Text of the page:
Coronavirus vaccine could turn you into 'crocodile': Brazil's President
Jair Bolsonaro, the President of Brazil, who tested positive for coronavirus twice, has given a bizarre statement about vaccines. He suggested that the one developed by Pfizer and BioNTech could turn people into "crocodiles," and that the company won't take any responsibility. He also said he will not get vaccinated as it is his right. Earlier, he dubbed COVID-19 as "a little flu."
This week, Bolsonaro, a far-right leader, launched the mass inoculation program, but his words clarified he doesn't believe in science. "In the Pfizer contract, it's very clear: 'we're not responsible for any side effects.' If you turn into a crocodile, it's your problem," he said. He also disclosed that the doses will be free in the country, but not mandatory.
"If you become superhuman, if a woman starts to grow a beard or if a man starts to speak with an effeminate voice, they will not have anything to do with it," he went on, adding to the conspiracy theories surrounding vaccines.
Bolsonaro's statements are particularly alarming as Brazil's death toll stands at 185,687, which is second only to the United States, the worst-hit nation both in terms of the total number of cases and deaths. Last month, the President mocked masks, which are essential to stop the spread of the disease. That remark of his, naturally, left health experts in shock.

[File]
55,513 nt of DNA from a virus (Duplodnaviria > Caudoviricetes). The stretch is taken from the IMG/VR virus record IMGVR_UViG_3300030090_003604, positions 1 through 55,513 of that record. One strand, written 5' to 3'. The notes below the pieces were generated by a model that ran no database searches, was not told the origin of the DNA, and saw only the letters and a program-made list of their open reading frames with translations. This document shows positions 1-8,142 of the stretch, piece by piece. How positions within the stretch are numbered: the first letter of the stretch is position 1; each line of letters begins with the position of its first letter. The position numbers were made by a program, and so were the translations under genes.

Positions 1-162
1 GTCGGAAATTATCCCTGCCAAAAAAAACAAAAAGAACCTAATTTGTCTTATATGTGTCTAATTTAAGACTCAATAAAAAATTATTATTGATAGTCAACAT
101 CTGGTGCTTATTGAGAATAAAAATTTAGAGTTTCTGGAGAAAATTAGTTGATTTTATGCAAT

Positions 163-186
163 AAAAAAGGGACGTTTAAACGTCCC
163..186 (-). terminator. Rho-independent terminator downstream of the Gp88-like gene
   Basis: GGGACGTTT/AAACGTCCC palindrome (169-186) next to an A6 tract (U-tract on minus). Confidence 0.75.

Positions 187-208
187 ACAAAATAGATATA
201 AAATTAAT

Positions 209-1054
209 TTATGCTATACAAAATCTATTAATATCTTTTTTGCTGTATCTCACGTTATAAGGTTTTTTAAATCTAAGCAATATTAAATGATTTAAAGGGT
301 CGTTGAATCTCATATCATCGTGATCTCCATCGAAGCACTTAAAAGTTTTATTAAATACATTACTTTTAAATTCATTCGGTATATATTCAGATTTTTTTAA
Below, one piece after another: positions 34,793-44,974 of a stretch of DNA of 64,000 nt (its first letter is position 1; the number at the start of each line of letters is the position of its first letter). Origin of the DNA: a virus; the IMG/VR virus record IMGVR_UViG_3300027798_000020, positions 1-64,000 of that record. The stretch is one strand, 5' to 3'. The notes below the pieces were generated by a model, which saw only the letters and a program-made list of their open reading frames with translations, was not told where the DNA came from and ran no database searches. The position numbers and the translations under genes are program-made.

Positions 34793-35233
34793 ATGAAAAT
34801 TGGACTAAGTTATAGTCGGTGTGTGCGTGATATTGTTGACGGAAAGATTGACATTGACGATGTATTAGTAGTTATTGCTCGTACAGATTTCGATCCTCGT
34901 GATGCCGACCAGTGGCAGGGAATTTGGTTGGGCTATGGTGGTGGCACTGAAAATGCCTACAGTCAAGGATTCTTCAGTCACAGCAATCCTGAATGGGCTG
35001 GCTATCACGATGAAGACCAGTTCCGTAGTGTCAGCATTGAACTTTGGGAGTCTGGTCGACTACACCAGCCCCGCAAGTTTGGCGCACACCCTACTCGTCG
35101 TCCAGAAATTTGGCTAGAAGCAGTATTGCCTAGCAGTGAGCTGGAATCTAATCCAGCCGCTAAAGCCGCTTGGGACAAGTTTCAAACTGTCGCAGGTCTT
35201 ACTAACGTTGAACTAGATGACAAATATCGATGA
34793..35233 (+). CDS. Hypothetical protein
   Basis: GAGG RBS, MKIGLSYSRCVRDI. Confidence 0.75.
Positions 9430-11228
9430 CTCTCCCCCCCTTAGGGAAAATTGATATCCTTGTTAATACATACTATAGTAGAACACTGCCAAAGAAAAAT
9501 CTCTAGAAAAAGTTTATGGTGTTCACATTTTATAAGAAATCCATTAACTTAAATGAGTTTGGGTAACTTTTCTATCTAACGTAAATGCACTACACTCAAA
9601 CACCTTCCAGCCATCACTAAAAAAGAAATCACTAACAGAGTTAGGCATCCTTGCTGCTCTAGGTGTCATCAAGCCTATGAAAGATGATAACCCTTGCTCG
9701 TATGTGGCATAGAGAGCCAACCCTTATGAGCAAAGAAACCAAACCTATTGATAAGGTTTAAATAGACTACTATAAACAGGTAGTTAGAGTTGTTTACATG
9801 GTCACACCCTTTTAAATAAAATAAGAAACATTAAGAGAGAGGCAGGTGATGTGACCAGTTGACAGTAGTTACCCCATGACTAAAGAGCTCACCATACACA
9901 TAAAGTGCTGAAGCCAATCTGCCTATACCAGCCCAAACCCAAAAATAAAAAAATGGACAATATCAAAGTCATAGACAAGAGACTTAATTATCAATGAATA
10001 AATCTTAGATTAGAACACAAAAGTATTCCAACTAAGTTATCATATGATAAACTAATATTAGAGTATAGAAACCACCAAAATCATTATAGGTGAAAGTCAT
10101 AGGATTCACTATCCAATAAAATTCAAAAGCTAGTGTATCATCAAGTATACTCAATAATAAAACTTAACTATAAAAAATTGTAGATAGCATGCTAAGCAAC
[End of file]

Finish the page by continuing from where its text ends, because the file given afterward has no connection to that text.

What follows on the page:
Meanwhile, Miguel Lago, Executive Director of Brazil's Institute for Health Policy Studies, dubbed Bolsonaro's remarks as a "horrible sign." He predicted that the President's hardcore supporters might not get vaccinated. "That will make it harder for Brazil to get above that minimum level of 70-75% of the population vaccinated, which is key for life to go back to some kind of normal," he said.
In fact, last month, a PoderData poll revealed that many Brazilians might choose to ditch the doses. In July, 85% of citizens among those polled said they would take the vaccine. Four months later, in October, the number went down to 63%. Earlier, merely 8% rejected the idea of getting administered with doses. By October, this number grew to 22%, reports Business Standard.
With an anti-vaccination sentiment growing in Brazil and the government hinting that there is no robust plan, citizens are not sure when they will get doses. This, despite the fact, that the country has a world-renowned immunization program. Denise Garrett, a Brazilian-American epidemiologist at the Sabin Vaccine Institute, accused the authorities of playing with the lives of Brazilians. "It's borderline criminal," he told NYT.